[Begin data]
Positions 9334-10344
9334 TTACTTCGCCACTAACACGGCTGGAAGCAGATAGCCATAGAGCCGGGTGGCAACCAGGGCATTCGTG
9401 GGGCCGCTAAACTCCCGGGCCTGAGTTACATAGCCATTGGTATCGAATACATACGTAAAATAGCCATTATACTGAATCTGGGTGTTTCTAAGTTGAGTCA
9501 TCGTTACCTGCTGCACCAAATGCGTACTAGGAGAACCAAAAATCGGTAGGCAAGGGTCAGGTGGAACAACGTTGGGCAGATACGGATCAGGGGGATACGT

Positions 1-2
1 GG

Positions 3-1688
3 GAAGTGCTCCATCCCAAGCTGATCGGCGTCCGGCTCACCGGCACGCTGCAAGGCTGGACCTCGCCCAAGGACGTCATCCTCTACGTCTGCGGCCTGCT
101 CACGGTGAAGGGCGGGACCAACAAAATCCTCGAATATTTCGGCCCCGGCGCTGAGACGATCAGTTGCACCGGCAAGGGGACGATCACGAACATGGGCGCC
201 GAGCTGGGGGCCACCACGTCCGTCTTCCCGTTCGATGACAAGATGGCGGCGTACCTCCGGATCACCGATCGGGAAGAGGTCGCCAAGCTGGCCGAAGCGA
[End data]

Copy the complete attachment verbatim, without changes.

Positions 9334-10344
9334 TTACTTCGCCACTAACACGGCTGGAAGCAGATAGCCATAGAGCCGGGTGGCAACCAGGGCATTCGTG
9401 GGGCCGCTAAACTCCCGGGCCTGAGTTACATAGCCATTGGTATCGAATACATACGTAAAATAGCCATTATACTGAATCTGGGTGTTTCTAAGTTGAGTCA
9501 TCGTTACCTGCTGCACCAAATGCGTACTAGGAGAACCAAAAATCGGTAGGCAAGGGTCAGGTGGAACAACGTTGGGCAGATACGGATCAGGGGGATACGT

Positions 1-2
1 GG

Positions 3-1688
3 GAAGTGCTCCATCCCAAGCTGATCGGCGTCCGGCTCACCGGCACGCTGCAAGGCTGGACCTCGCCCAAGGACGTCATCCTCTACGTCTGCGGCCTGCT
101 CACGGTGAAGGGCGGGACCAACAAAATCCTCGAATATTTCGGCCCCGGCGCTGAGACGATCAGTTGCACCGGCAAGGGGACGATCACGAACATGGGCGCC
201 GAGCTGGGGGCCACCACGTCCGTCTTCCCGTTCGATGACAAGATGGCGGCGTACCTCCGGATCACCGATCGGGAAGAGGTCGCCAAGCTGGCCGAAGCGA